Non Alcoholic Fatty Liver Disease often has no symptoms. When symptoms occur, they may include fatigue, weakness, weight loss, loss of appetite, nausea, abdominal pain, spider-like blood vessels, yellowing of the skin and eyes (jaundice), itching, fluid build up and swelling of the legs (edema) and abdomen (ascites), and mental confusion.Overall prevalence of NAFLD was 32% (173/541 subjects) (men: 35.1%, women:29.1%, p =0.140). Prevalence of most cardio-metabolic risk factors was significantly higher in NAFLD subjects. Prevalence of NAFLD (54.5%) was higher in subjects with DM compared to those with prediabetes.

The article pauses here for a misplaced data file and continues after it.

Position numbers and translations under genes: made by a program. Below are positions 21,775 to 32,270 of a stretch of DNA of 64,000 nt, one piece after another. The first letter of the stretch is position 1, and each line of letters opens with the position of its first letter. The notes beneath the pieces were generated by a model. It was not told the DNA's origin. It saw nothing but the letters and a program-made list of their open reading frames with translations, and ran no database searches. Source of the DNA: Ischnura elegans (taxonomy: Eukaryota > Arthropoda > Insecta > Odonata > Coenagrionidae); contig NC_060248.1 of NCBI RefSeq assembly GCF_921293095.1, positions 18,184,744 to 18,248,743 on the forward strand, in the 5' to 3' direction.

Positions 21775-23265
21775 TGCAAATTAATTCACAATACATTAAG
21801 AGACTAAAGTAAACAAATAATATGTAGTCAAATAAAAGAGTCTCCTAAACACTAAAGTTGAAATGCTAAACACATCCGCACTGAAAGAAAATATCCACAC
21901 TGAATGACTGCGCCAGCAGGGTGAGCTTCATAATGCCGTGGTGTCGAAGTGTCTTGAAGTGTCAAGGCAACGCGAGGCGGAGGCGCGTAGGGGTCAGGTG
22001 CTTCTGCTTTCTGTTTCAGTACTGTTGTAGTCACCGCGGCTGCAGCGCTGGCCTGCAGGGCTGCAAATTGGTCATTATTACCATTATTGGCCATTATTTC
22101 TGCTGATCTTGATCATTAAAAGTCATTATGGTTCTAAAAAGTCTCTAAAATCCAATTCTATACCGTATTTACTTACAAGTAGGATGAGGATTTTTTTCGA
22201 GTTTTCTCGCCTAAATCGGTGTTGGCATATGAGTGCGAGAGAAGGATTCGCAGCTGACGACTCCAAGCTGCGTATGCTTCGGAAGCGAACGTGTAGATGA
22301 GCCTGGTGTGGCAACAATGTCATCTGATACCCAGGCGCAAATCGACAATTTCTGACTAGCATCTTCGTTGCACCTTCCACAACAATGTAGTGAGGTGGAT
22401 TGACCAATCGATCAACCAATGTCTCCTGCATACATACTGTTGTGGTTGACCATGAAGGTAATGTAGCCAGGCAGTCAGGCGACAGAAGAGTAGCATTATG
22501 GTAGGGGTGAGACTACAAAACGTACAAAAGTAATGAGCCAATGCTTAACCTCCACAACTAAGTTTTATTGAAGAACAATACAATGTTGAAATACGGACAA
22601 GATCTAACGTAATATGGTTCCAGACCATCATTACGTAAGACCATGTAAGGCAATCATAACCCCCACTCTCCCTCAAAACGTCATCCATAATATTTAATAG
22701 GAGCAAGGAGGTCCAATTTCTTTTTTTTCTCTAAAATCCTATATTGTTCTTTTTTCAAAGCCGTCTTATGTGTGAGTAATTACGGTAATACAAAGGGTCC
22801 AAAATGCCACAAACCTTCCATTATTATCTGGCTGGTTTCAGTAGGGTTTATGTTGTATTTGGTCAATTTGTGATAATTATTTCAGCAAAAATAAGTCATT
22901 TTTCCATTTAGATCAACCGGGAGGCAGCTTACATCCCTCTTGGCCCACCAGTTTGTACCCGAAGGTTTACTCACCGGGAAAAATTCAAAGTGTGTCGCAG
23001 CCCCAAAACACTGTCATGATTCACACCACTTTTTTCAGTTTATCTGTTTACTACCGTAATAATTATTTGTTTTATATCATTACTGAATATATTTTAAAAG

Non-invasive diagnostic tests have been developed, such as FibroTest, that estimates liver fibrosis, and SteatoTest, that estimates steatosis, however their use has not been widely adopted. Apoptosis has been indicated as a potential mechanism of hepatocyte injury as caspase-cleaved cytokeratin 18 (M30-Apoptosense ELISA) in serum/plasma is often elevated in patients with NASH. Research is ongoing on many aspects of NAFLD, including pathophysiology and potential treatments. Additionally, multi-center pediatric trials are ongoing at the hospital, as part of the National Institutes of Health Non-Alcoholic Steatohepatitis Clinical Research Network.